1288 N. Highway 89, Farmington, 801-661-6220,

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Best Running
Liberty Park
Statisticians need not study the place Liberty Park occupies in the hearts of Salt Lake City’s runners. If the sun is shining and the temperature is anywhere above freezing, brightly clothed runners of every fitness level populate the park. The roughly 1.5-mile loop is just long enough that it can be circled several times before it feels monotonous, and by that time, it’s time to stop anyway. Want to run on smooth, flat pavement? Check. Want grass? Check. How about wood chips? Check. With three surfaces, the best water fountain (it taps into an artesian well and flows all year) and enough characters and scenery to keep any runner’s mind occupied, Liberty Park is the place for amateurs and pros alike to log miles.
600 E. 900 South, Salt Lake City
2. Bonneville Shoreline Trail
3. Jordan River Parkway

Best Frolf in the Mountains
Solitude Mountain Resort Disc Golf

It’s time to take your lazy-summer-day Frisbee-tossing to a higher level—or maybe we should say a higher altitude. Solitude Mountain Resort boasts an 18-hole disc-golf course with uphill and downhill shots winding throughout the course, with holes ranging from 300 to 500 feet long. Make sure you’ve got your hiking shoes and spare discs in case your disc skips into the wilderness. If golf is a good walk spoiled, then a day of disc golf at Solitude is a good hike made even better.
12000 Big Cottonwood Canyon, Solitude, 801-534-1400,

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Avenues Yoga

Best No-Pressure Poses
Avenues Yoga

Yoga is supposed to be relaxing and mind-clearing, but as with starting any new hobby, embarking on the practice can feel like a mission to infiltrate the CIA. You have to study, purchase new clothes and baffling accoutrements, and study the habits of the people who already know what they’re doing. At Avenues Yoga, though, you can leave the special-ops gear at home; simply show up in comfy clothes to the cozy restored bungalow and you’ll be all set. Yoga mats, blankets, blocks and straps are all provided, and the atmosphere is welcoming and laid-back. Ease into the scene and the stretches with a weekend basics class in the sunlit front room alongside attendees of all ages, genders, sizes and flexibility; then graduate to more intense but no-less-enjoyable classes like Yogalates.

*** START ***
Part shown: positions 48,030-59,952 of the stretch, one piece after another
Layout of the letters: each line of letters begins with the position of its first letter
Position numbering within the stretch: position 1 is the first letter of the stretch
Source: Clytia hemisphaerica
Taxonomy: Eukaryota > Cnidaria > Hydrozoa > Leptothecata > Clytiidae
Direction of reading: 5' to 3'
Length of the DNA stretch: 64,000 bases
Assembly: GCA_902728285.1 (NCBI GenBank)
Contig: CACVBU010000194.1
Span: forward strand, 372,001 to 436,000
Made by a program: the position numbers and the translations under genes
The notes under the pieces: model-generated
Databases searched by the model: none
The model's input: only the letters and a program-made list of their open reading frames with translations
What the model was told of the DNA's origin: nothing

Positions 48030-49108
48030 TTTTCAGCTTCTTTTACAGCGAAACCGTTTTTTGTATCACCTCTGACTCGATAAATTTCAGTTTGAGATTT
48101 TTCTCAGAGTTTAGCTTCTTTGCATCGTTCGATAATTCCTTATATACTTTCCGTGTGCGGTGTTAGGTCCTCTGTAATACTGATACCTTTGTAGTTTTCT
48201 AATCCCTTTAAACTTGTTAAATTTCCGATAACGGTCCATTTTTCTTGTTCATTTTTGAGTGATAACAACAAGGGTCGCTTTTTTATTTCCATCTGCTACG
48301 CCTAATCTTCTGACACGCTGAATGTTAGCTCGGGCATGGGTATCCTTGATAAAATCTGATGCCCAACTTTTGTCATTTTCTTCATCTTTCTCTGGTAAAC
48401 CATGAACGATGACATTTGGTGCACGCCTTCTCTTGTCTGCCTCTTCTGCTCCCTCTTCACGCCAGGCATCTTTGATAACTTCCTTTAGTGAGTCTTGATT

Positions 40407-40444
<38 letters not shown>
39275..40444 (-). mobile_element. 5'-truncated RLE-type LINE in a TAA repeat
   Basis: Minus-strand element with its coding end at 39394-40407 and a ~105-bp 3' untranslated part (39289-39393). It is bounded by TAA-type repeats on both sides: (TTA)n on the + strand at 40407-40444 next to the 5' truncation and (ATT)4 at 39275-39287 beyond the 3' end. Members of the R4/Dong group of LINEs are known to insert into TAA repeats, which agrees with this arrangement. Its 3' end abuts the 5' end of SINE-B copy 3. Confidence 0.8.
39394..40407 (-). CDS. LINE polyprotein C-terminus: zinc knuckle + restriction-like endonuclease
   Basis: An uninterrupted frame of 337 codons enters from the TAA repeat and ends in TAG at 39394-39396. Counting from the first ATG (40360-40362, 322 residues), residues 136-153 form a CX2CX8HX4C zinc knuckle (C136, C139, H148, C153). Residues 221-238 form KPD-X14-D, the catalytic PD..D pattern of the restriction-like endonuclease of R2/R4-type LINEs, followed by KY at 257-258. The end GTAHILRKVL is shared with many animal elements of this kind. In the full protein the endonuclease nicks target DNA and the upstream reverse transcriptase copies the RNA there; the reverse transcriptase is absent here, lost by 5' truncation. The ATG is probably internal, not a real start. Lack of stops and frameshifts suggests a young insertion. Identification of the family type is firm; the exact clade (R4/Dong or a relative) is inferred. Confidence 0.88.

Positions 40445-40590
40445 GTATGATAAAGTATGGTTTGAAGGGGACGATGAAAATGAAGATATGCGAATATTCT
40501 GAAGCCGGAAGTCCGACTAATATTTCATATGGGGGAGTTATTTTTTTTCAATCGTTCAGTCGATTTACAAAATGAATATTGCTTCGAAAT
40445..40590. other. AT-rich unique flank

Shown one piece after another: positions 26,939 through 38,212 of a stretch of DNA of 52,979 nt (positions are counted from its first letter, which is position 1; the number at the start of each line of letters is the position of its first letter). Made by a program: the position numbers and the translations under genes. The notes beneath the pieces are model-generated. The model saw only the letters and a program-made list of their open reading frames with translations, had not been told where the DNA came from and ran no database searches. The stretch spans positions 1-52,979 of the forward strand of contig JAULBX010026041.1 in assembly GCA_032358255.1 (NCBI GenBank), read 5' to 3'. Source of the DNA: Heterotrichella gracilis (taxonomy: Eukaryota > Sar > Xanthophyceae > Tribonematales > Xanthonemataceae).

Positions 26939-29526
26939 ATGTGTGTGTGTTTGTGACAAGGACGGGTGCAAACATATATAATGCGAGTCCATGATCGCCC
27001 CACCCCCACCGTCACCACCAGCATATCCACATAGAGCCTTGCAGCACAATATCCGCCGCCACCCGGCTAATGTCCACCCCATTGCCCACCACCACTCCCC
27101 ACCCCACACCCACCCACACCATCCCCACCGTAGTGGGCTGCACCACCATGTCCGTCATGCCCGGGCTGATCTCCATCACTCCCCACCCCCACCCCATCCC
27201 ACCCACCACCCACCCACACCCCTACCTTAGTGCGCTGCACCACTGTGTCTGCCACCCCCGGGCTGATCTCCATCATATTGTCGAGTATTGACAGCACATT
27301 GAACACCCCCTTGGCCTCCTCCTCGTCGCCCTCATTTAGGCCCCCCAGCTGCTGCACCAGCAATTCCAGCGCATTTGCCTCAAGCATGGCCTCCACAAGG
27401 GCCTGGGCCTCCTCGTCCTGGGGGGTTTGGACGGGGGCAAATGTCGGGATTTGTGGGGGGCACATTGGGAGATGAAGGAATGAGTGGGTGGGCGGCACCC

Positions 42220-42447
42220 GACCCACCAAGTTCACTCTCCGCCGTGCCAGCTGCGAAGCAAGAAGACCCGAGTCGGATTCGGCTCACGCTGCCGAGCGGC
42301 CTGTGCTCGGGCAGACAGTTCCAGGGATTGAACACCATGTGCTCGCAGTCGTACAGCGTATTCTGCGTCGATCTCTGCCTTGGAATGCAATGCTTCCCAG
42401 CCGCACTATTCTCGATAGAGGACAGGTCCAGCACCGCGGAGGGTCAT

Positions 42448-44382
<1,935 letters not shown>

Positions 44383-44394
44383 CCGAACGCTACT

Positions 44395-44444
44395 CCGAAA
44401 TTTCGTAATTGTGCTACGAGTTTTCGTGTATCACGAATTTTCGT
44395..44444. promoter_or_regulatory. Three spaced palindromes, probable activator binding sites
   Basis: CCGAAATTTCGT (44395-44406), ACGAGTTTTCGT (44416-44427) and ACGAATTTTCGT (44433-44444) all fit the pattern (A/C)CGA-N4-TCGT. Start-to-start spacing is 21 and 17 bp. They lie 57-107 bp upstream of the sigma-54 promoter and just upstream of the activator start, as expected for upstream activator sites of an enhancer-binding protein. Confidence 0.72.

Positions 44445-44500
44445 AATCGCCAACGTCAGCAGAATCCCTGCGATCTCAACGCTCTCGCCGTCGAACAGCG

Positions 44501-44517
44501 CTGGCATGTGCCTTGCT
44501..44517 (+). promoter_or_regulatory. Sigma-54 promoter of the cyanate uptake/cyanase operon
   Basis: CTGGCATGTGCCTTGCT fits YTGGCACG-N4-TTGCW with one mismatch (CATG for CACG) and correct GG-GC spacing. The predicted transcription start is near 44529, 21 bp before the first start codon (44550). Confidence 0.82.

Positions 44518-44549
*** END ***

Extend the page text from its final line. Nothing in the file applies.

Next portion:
68 K St., Salt Lake City, 801-872-9642,

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Best Winter Getaway
Park City
When Park City’s mining fortunes died, the mountain hamlet reinvented itself as a ski destination. And in recent decades, Park City has again remade itself, transitioning from a town entirely reliant on the fortunes of skiing to one that, even without a single flurry of snow, provides an abundance of recreation, dining, clean air and shopping. And, if it needs any more endorsement, former Utah Jazz head coach Frank Layden digs PC: “Park City’s a great place to walk around, the air is good—even in the winter, I find it so invigorating. We enjoy going up there and shopping and eating. It’s just so different than anywhere else.” Park City’s lap of luxurious restaurants, spas, hotels, bars and galleries—not to mention the two-week celebrity circus/cinema bliss that is the Sundance Film Festival—will keep it on the map for those seeking a winter getaway for decades, and perhaps even centuries, to come.